I thought surgery was going to prevent me from getting breast cancer... Turns out, I started the consultation process just in time.
My grandad died of breast cancer when he was just 58. Now, first things first, breast cancer is much less common in men than it is women. In fact, it's around 85 times less common in men than it is in women. So when my grandad was told he had breast cancer back in the 1980's he was tested for the BRCA2 gene mutation. The BRCA2 gene mutation is hereditary, and increases the carriers risks of developing breast cancer to around 80% (in comparison, non-BRCA mutation carriers lifetime risk is around 12%.)
Once we knew he had the BRCA2 gene mutation, the whole family were monitored by the genetic team at Nottingham City Hospital's Breast Institute. We knew that my mum and her siblings all had a 50:50 chance of inheriting the gene fault. All 3 of them inherited it! And, would you believe it, so has every single person in my grandads family tree to date. Male and female! I mean... Is it just me or is that freakishly unfortunate?..... 50:50 chance? Not in our case!
Thankfully, not everyone who inherits the BRCA2 gene fault will go on to develop cancer, and preventative surgery reduces the risk even further.
I remember when the nurse came in to tell me that I’d tested positive for BRCA2. I was 29 years old and pregnant with my first child. The first thing to come out of my mouth was, "Yep, I know,” because, well I did. My intuition, coupled with the super strong family history, all but assured me this would be the case. I didn't even need to think about my options at this point, I already knew I wanted to have preventative surgery, along with a breast reduction to my then large and rather disproportionate 32G breasts. But I was pregnant and so I knew I had to wait.
My son, Rayan was born in August 2012 and I breast fed him for around 6 months, before booking my preventive surgery. I'd been preparing for my surgery emotionally and physically for a few months and was in many ways looking forward to a new improved figure with neater curves. I had to go for several standard routine tests and scans before the surgery and thats when I found out... I had in fact. Already got. Breast. Cancer!!!!! WTF??? I was 30. I had a new baby! I had so much to live for. So many plans for my future. I felt way too young! I didn't have time to process any negative thoughts, or think about the "what if's", I just knew that I wanted to get whatever procedures needed to be done, DONE! and quick. Like yesterday. And so thats exactly what happened. Simple as that.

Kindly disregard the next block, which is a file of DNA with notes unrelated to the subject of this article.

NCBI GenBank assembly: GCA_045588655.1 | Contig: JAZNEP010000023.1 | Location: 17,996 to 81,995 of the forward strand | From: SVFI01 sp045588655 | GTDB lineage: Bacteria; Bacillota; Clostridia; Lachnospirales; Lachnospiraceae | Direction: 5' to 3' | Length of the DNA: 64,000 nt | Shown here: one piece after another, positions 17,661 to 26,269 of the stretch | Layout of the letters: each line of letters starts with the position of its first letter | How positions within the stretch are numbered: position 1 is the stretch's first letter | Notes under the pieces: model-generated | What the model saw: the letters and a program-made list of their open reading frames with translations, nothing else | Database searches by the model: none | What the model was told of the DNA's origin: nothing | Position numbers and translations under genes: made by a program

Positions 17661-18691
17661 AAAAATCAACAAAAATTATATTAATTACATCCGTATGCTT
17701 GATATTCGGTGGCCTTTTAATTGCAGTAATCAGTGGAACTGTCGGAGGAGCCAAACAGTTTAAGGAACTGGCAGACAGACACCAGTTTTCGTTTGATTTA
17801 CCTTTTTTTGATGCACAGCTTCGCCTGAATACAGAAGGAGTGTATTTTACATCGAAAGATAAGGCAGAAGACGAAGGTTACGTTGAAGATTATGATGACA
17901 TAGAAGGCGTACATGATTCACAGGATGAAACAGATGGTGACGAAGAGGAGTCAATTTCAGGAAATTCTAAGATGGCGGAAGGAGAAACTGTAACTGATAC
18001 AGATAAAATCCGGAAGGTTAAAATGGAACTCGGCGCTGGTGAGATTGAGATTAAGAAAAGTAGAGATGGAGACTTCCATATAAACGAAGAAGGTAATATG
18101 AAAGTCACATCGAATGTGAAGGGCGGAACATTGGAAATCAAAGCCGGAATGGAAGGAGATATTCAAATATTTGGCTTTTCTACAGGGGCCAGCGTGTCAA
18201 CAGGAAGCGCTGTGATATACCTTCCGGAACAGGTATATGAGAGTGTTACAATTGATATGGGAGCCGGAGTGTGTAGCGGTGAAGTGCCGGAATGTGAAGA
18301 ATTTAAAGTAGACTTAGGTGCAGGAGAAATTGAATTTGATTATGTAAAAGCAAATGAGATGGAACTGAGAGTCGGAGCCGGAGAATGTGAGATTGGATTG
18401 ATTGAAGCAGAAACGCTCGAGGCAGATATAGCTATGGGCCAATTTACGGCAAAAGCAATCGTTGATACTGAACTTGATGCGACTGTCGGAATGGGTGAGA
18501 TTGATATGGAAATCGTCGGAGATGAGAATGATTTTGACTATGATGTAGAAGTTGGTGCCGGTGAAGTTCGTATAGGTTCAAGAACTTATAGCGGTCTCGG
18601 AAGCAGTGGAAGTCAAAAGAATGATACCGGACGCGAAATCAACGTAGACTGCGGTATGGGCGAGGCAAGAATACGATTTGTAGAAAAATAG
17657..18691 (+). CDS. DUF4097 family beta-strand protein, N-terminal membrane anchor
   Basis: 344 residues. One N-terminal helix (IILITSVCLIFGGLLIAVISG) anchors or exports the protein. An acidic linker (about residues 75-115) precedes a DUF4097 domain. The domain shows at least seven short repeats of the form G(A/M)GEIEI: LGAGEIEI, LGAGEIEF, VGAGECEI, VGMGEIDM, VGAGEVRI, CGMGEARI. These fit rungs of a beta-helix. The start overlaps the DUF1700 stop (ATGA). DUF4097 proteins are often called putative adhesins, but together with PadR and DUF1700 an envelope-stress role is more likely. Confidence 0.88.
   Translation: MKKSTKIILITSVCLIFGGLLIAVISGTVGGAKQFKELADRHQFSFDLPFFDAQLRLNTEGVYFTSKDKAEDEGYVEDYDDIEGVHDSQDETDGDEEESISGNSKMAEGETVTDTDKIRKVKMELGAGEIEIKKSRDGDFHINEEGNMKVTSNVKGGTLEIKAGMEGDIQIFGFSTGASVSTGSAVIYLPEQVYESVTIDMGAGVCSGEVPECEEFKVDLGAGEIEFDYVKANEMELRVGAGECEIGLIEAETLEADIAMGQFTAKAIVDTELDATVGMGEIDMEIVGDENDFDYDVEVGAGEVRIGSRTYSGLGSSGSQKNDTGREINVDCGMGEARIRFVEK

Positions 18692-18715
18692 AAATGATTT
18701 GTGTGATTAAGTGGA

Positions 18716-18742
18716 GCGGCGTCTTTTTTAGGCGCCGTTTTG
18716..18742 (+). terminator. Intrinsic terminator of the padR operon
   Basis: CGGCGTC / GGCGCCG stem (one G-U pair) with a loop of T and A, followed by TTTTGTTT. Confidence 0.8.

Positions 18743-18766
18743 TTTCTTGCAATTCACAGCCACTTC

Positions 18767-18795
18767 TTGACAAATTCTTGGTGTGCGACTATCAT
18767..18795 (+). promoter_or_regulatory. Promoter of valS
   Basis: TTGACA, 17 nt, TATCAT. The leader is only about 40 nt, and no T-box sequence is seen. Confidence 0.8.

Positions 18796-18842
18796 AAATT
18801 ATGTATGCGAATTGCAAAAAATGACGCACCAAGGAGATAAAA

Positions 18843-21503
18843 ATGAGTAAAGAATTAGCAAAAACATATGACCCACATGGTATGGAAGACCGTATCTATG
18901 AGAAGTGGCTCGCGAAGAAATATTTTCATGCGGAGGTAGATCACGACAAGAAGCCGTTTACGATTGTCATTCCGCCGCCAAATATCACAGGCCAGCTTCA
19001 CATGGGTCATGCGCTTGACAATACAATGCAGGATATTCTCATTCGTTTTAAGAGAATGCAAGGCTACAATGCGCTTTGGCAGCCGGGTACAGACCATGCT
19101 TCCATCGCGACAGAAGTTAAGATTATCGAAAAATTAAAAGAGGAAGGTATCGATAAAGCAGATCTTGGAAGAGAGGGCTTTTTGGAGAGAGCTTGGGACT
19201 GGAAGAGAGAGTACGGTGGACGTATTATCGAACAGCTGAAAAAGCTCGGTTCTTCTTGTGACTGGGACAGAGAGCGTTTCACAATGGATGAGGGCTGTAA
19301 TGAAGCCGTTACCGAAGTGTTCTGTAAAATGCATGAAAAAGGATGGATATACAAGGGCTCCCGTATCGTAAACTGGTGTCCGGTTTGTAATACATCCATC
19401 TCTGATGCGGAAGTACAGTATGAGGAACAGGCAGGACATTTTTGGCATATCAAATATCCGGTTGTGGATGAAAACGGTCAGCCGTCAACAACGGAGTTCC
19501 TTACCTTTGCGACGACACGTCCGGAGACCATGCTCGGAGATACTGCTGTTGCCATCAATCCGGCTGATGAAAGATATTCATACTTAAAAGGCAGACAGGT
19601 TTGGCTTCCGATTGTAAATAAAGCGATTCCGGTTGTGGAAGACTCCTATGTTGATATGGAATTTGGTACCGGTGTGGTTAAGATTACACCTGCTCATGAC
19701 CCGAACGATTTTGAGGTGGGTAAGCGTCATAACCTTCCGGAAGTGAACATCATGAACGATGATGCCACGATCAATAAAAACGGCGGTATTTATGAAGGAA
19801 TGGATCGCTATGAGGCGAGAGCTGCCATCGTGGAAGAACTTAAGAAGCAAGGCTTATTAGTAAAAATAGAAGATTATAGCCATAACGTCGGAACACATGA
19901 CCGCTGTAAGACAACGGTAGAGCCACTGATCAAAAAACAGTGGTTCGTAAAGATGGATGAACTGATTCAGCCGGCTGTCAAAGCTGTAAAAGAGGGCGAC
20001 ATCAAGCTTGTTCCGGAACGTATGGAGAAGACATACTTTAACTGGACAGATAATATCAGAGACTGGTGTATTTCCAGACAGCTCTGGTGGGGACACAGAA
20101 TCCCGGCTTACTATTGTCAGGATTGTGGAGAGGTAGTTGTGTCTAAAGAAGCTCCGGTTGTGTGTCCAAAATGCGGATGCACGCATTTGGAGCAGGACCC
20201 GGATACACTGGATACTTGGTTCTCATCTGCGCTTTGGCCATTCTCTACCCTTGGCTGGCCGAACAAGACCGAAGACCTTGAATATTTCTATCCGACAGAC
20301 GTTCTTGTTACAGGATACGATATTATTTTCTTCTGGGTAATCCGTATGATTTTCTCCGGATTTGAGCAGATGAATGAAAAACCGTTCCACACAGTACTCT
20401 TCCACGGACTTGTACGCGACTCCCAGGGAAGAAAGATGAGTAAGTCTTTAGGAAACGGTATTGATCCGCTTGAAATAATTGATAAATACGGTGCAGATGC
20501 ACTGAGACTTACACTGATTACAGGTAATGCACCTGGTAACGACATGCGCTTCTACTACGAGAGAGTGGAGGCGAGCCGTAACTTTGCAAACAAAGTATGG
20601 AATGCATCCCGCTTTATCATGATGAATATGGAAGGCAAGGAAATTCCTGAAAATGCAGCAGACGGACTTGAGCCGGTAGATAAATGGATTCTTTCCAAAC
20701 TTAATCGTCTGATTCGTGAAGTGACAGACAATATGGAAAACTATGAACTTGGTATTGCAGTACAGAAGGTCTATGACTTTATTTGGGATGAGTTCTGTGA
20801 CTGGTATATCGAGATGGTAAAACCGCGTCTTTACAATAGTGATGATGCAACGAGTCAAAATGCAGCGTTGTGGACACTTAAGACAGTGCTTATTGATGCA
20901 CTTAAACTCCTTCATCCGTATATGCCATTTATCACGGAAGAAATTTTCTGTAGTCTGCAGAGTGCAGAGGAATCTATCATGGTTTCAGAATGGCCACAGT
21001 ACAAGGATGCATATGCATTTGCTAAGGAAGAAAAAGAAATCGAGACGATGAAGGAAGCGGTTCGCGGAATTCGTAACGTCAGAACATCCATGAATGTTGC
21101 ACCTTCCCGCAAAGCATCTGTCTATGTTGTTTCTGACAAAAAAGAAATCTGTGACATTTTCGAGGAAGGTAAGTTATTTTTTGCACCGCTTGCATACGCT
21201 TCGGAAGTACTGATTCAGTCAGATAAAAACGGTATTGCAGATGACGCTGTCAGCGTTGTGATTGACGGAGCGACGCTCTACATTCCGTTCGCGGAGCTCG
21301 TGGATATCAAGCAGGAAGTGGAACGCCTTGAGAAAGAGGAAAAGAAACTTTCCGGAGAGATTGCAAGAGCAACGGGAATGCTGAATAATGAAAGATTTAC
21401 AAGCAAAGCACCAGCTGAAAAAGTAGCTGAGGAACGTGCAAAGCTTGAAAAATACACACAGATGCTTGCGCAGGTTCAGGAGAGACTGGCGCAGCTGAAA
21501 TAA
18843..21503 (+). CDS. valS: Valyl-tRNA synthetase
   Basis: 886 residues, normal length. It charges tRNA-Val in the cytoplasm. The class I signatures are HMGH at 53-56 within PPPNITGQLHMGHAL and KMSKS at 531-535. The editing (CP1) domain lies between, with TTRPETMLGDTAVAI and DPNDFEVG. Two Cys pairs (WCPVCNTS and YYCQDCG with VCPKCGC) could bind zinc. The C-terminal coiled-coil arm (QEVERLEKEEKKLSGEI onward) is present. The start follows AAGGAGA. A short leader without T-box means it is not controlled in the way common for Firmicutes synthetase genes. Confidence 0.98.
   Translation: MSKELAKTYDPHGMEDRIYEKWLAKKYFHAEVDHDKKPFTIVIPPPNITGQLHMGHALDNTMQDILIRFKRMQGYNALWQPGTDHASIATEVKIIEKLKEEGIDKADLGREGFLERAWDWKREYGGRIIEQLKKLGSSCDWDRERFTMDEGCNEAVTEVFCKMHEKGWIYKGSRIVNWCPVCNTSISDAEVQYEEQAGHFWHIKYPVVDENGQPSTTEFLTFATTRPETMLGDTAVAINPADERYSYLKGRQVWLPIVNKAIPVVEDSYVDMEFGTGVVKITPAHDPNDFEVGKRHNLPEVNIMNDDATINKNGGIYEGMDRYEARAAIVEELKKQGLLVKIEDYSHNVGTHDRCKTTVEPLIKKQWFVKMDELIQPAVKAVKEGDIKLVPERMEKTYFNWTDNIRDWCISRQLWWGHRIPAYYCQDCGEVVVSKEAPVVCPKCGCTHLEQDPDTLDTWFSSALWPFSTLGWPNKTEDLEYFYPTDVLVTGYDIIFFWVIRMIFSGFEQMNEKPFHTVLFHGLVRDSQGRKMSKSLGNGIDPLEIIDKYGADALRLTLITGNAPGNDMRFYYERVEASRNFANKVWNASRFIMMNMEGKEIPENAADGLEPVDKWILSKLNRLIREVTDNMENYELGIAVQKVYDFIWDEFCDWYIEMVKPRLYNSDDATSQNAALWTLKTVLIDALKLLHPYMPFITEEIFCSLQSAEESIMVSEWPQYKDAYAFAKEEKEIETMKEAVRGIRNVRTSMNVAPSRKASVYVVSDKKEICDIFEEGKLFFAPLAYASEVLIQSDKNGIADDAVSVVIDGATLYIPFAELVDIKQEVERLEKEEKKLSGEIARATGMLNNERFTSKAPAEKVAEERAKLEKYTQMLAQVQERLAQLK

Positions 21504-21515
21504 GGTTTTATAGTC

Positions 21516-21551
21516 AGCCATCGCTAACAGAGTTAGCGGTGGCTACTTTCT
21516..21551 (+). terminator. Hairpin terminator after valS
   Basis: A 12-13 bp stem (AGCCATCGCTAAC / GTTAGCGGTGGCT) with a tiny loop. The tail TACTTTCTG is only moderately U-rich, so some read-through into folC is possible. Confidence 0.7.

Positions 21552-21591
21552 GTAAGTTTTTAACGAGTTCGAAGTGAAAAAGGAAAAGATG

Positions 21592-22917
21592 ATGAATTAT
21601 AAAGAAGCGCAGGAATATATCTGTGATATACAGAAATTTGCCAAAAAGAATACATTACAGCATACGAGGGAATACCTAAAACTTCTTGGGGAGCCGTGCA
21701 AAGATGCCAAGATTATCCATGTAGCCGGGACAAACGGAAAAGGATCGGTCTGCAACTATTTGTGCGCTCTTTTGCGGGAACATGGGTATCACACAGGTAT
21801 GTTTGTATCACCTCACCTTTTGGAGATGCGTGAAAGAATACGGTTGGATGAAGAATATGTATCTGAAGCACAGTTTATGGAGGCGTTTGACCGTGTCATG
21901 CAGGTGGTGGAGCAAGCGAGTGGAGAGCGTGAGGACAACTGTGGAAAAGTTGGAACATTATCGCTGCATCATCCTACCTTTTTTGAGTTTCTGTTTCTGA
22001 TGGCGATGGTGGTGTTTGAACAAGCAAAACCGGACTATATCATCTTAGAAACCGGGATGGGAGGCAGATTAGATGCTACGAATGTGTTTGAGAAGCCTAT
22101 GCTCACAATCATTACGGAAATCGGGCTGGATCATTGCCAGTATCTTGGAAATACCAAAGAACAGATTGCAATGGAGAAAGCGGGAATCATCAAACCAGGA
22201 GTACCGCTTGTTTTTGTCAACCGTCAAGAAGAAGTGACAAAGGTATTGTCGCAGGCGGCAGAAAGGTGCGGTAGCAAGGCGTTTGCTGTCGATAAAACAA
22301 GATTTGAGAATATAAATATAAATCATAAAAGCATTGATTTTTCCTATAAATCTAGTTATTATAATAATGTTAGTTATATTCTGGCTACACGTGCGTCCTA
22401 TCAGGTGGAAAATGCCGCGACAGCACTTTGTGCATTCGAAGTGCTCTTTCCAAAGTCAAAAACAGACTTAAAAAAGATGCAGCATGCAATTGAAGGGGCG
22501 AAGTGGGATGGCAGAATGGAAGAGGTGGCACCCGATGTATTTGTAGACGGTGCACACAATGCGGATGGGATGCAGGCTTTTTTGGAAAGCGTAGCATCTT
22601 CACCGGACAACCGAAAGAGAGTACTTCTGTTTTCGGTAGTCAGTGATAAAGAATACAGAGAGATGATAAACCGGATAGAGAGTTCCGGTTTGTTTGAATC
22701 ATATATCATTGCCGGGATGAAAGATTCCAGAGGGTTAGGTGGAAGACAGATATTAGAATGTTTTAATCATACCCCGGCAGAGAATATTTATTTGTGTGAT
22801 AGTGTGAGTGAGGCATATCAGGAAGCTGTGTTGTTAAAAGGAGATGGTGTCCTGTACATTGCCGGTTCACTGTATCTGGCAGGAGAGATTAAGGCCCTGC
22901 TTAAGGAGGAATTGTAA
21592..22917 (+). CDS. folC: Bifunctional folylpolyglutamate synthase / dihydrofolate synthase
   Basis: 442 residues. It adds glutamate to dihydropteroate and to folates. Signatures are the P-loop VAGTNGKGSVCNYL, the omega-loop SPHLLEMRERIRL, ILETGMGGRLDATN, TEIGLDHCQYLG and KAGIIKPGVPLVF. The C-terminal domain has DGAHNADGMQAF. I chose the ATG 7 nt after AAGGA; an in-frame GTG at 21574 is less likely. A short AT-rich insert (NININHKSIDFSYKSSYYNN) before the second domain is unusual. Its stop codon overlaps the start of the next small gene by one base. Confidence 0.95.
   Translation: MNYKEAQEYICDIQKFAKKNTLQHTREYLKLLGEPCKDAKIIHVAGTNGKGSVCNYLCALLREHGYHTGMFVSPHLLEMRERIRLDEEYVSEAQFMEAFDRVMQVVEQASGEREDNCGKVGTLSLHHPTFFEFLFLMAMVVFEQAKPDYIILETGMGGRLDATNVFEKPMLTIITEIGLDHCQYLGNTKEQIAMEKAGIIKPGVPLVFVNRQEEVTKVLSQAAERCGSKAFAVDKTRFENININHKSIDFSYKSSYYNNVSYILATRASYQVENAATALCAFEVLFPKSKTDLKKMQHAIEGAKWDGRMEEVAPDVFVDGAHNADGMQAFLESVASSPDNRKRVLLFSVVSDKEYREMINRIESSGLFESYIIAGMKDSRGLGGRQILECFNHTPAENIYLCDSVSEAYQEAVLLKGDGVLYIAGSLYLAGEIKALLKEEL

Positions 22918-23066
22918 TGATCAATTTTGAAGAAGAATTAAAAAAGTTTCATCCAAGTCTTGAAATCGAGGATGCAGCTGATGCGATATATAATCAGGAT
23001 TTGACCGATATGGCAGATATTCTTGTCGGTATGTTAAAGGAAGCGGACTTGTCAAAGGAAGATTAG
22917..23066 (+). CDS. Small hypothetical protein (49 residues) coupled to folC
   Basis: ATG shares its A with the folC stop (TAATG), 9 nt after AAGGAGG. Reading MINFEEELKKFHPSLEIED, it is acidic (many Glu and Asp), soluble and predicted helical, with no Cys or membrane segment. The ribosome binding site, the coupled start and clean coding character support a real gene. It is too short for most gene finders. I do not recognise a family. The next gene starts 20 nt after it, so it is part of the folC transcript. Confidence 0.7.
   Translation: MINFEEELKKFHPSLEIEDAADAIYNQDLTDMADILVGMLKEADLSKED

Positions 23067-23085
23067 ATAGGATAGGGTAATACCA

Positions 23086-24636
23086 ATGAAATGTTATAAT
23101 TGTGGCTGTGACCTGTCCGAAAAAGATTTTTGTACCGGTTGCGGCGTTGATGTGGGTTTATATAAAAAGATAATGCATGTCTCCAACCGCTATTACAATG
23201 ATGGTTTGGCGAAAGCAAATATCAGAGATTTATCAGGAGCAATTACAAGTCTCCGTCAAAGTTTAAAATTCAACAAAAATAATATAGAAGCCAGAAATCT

The following weeks and months were a bit of a blur. The doctors originally diagnosed DCIS (ductal carcinoma in situ) in my right breast. (DCIS is basically the earliest possible form of breast cancer, it needs to be treated but is not life threatening). However they then discovered there was a stage II cancer which they explained was contained or encapsulated - so still not too worrying and easily removed. I had a lumpectomy to remove the cancer in my right breast, at the same time as a double breast reduction and repositioning of my nipples. I needed to keep my own breast tissue while the scars healed to ensure my nipples had the best chance of surviving the surgery.
After 3 months I was due to go under the knife again for the double mastectomy with implant reconstruction, but in the meantime, the results of the lumpectomy came back and the cancer they thought was encapsulated and not particularly dangerous was in fact on the move, and spreading to my surrounding tissue. I had some lymph nodes from my right armpit removed and tested but luckily there was no sign of any cancer in them, and so I escaped chemotherapy, and I thankfully got the all clear in 2013 after my reconstruction. I was sent away with a 5 year course of Tamoxifen to safeguard me from a potential future return of the disease, and was told I will be under the care of the Nottingham Breast Institute for life.
I am extremely thankful to the breast care nurses and amazing talented surgeons I was blessed to meet and forever grateful that I was so lucky.
#BRCA2 #genetic #mutation #gene #familyhistory #hereditary #Diagnosis #BreastCancer #cancerjourney #DCIS